Coffee Culture: Colombia is renowned for its high-quality coffee, and coffee culture is deeply ingrained in Colombian daily life. Visiting a coffee plantation (fincas) is a cultural experience that allows you to learn about the coffee production process, from cultivation to brewing, while enjoying some of the world’s best coffee.
Football/Soccer: Much like every South-American country, football holds a special place in Colombian culture, with passionate fans and a strong tradition of the sport. The country’s fervor for football is evident through the colorful fan culture, lively stadium atmospheres, and the success of Colombian players both domestically and internationally, contributing to a sense of national pride and unity.
An internationally recognised TESOL Certificate will be required to teach English in Colombia.
To work as an English teacher in Colombia, you will need to have a valid work visa. Most schools will help you obtain the correct visa and guide you through the process with visa assistance. Some students will originally enter on a 3-month holiday visa. The process of obtaining a work visa can vary depending on your country of origin, but generally, you will need to provide proof of your qualifications, a valid passport, and a criminal background check. It is important to check the specific requirements for each country and your language school for up-to-date advice.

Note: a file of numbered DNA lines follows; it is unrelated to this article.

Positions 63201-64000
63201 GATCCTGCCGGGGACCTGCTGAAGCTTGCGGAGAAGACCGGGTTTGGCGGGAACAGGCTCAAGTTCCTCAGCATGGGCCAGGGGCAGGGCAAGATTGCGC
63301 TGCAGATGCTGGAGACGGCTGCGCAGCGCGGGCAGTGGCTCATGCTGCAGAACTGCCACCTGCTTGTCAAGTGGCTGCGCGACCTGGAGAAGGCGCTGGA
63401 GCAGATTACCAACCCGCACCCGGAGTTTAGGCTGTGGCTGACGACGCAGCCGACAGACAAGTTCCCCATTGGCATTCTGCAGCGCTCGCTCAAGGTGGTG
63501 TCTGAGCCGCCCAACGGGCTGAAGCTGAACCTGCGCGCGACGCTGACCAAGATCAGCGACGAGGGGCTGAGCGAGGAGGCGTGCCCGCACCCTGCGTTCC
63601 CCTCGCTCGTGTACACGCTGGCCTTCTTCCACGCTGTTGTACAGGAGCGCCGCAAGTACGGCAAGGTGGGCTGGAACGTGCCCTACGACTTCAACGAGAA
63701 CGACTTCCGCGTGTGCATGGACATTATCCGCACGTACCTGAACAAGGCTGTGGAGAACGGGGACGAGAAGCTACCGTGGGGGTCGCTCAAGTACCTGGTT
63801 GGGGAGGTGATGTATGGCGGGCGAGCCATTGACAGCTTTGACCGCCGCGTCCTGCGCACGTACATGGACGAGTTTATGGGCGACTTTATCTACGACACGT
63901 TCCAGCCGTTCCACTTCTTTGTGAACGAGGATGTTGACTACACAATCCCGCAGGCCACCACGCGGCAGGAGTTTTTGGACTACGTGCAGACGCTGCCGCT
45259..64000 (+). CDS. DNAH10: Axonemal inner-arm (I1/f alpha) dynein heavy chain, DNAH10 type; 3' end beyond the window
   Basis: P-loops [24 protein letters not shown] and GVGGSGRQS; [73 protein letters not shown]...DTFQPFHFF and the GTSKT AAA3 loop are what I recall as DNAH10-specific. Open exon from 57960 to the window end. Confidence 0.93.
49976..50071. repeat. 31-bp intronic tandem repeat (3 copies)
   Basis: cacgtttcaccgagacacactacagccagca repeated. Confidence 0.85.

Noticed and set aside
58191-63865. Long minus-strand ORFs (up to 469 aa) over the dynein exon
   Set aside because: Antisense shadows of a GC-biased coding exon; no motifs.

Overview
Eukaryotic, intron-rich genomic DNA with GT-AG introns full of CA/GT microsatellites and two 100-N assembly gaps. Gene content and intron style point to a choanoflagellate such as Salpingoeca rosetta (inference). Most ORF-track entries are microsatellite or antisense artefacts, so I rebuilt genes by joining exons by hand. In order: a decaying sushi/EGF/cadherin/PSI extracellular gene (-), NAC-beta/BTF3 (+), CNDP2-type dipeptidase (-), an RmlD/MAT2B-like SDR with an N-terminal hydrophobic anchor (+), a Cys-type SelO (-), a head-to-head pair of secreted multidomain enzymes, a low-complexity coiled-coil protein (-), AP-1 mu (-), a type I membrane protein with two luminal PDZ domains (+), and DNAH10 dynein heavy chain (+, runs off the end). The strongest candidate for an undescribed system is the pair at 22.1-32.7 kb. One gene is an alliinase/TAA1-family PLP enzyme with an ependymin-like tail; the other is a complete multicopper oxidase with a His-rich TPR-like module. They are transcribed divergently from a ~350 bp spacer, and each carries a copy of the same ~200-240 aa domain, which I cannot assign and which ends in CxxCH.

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Teaching English in Colombia offers a great opportunity for those seeking an enriching and culturally immersive experience. Firstly, Colombia’s increasing demand for English language proficiency creates a wealth of job opportunities in a diverse range of settings, from public schools to private institutions. Secondly, Colombian students are known for their enthusiasm and eagerness to learn, which makes teaching a rewarding endeavor. Additionally, Colombia’s stunning natural landscapes, vibrant cities, and lively culture provide a unique backdrop for adventure and exploration during your time off. Finally, teaching in Colombia allows you to immerse yourself in the Spanish language and develop lasting connections with local communities and fellow expats, offering a truly transformative experience that goes beyond the classroom.